The turning point of 1970
In many ways the year 1970 brought a turning point for the schools in Norway. The school at Bærum opened in 1971 and became the first in a great expansion of the Waldorf School movement in which approximately one new school opened in each of the years between 1971 and 2000. This growth was helped by a new law on private schools passed by parliament on 6 March 1970 after 6 years of preparation. Up to 1970 the schools at Bergen and in Oslo had received no support from the state except for small amounts granted by local boroughs. The new law meant that 85% of running costs would be borne by the state while the schools remained responsible for their own infrastructure. The subsidies thus covered 65% of overall costs.
That period also brought changes to the length of schooling. In accordance with the legal requirements Waldorf Schools had run up to Class 7 but in 1967/68 schooling was made obligatory up to Class 9, so the schools were duly extended. The first Class 12 concluded at Bergen in 1980 and the next in Oslo in 1981. After lengthy negotiations with the authorities an agreement still in force today was reached whereby the ungraded report received by pupils at the end of Class 12 together with the result of their year-long project is valid for university entrance if the standard reached in specific subjects is sufficient.
1 In a letter of March 1925 Conrad Englert wrote to Walter Wyssling in Zurich reminding him that attempts had been made three years earlier to found a school in Norway. From “Correspondence between C. Englert and W. Wyssling” in “Mitteilungen der Züricher Waldorfschulen”, Nr. 59, May 1976, p.12.
Curative work in Norway was started in 1938 by Solveig Nagel at Hellström. This is now the Grånly Foundation at Toten in southern Norway. A curative initiative also began in the northern part of the country.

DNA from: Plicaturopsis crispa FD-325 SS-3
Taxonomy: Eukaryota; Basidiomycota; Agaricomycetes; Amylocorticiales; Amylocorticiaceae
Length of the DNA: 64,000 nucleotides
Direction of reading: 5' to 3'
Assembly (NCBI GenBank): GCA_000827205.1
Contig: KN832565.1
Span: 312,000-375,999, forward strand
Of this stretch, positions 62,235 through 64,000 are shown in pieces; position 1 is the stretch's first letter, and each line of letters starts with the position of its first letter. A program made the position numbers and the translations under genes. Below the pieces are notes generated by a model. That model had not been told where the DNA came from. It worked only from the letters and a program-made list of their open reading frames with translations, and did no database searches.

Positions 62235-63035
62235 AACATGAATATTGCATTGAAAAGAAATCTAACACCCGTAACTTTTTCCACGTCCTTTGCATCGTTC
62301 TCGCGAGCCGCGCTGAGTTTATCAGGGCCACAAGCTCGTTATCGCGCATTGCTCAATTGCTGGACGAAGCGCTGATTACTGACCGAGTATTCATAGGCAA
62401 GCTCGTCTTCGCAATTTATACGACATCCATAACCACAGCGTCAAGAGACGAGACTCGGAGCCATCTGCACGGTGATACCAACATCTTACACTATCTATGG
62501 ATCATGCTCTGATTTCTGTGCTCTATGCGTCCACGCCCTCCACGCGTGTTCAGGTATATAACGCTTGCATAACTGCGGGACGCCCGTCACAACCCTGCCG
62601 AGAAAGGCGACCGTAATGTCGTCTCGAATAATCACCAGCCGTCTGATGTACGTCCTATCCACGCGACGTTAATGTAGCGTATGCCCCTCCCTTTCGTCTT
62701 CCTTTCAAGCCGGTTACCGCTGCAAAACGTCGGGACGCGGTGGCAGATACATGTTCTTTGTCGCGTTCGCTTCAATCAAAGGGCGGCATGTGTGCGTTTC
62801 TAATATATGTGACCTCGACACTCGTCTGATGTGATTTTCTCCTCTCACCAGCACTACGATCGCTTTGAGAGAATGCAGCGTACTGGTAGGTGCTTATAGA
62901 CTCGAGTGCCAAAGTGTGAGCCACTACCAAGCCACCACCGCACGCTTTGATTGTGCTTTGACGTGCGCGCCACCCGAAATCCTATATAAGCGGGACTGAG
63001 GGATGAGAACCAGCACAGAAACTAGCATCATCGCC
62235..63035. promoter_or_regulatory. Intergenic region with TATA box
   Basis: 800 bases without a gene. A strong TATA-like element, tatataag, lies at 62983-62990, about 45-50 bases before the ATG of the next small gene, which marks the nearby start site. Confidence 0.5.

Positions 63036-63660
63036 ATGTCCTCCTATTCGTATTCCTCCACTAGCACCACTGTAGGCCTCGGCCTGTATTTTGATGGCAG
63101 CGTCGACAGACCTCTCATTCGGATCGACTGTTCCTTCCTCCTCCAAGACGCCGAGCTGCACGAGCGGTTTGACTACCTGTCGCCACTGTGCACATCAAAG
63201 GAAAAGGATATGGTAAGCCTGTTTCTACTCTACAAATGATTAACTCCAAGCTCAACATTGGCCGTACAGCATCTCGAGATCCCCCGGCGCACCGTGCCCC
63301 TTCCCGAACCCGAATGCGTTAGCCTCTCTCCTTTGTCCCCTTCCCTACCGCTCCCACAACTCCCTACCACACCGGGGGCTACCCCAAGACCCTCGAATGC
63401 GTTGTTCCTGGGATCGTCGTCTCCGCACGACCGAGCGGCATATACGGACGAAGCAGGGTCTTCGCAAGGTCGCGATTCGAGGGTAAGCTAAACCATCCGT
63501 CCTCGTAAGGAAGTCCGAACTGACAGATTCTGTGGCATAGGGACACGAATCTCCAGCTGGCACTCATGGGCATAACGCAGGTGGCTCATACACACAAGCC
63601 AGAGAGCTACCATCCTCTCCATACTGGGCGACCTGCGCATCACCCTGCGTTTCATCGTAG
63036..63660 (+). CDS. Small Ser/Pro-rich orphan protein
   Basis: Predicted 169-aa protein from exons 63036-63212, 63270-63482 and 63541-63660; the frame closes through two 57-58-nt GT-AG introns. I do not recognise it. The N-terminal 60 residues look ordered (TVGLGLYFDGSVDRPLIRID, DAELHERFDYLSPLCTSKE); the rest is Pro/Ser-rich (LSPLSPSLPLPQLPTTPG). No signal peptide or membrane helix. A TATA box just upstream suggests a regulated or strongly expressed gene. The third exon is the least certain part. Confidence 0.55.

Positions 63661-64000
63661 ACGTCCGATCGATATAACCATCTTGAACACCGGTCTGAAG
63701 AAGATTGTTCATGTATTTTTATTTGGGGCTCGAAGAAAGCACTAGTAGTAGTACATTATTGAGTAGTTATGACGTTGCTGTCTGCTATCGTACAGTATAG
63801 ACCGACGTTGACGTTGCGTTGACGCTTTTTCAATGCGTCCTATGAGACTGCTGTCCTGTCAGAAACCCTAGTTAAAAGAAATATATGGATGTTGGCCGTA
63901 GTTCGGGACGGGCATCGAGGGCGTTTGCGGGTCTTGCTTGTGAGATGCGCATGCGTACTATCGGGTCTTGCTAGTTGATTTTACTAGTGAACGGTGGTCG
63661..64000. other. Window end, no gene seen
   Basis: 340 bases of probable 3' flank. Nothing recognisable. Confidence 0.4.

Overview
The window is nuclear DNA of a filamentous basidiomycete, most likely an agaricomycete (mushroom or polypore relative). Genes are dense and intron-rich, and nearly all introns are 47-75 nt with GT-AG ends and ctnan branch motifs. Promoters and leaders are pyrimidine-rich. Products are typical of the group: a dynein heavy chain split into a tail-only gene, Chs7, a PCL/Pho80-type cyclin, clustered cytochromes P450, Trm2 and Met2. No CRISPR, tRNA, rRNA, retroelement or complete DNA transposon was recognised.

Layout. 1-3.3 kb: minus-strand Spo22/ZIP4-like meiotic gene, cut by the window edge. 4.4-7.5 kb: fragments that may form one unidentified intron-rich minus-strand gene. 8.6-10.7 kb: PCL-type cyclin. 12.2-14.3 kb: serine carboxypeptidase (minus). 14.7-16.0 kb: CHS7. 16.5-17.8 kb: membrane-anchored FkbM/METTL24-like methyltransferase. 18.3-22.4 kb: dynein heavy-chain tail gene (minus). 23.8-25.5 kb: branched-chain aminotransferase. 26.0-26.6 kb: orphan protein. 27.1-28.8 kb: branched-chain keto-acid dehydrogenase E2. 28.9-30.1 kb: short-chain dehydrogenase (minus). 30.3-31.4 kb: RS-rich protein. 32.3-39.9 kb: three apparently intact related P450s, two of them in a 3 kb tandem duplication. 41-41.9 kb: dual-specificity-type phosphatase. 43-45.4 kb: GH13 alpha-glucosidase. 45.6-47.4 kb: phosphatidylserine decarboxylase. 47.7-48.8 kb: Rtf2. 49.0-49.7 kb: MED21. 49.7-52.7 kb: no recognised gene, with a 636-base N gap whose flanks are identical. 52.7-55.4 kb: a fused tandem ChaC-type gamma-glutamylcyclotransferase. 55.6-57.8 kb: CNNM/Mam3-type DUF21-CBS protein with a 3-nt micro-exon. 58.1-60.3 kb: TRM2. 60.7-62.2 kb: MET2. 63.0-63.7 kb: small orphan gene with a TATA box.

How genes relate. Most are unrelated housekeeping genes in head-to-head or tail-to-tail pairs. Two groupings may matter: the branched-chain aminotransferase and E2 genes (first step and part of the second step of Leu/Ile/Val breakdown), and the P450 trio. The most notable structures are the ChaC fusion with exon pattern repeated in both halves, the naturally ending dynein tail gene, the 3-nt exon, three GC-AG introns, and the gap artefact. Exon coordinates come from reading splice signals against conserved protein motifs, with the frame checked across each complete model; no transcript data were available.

From the beginning children in need of special care were integrated within the Norwegian Waldorf Schools, so curative education also formed part of the daily work of the schools. Signe Roll who had founded the first school in 1926 was among the teachers who devoted much energy to the curative aspect. Once the school reopened she continued to help countless children with learning difficulties. Gradually people realized that children with learning difficulties could be better helped in a school of their own. The Hestafibel Curative School was therefore founded but had to close in the mid-1970s for political reasons involving pressure by the authorities to integrate children with learning difficulties in mainstream and independent schools. From then onwards efforts were made to establish special classes within Waldorf Schools. This was successful at Hedemarken in 1982 and at Skojold near Bergen in 1988.
Waldorf teacher. Waldorf teacher training seminar in Oslo. Activities in the Anthroposophical Society and in an anthroposophical publishing house.
Active in developing curative education and social therapy training and in the cultural life of Helgesetter.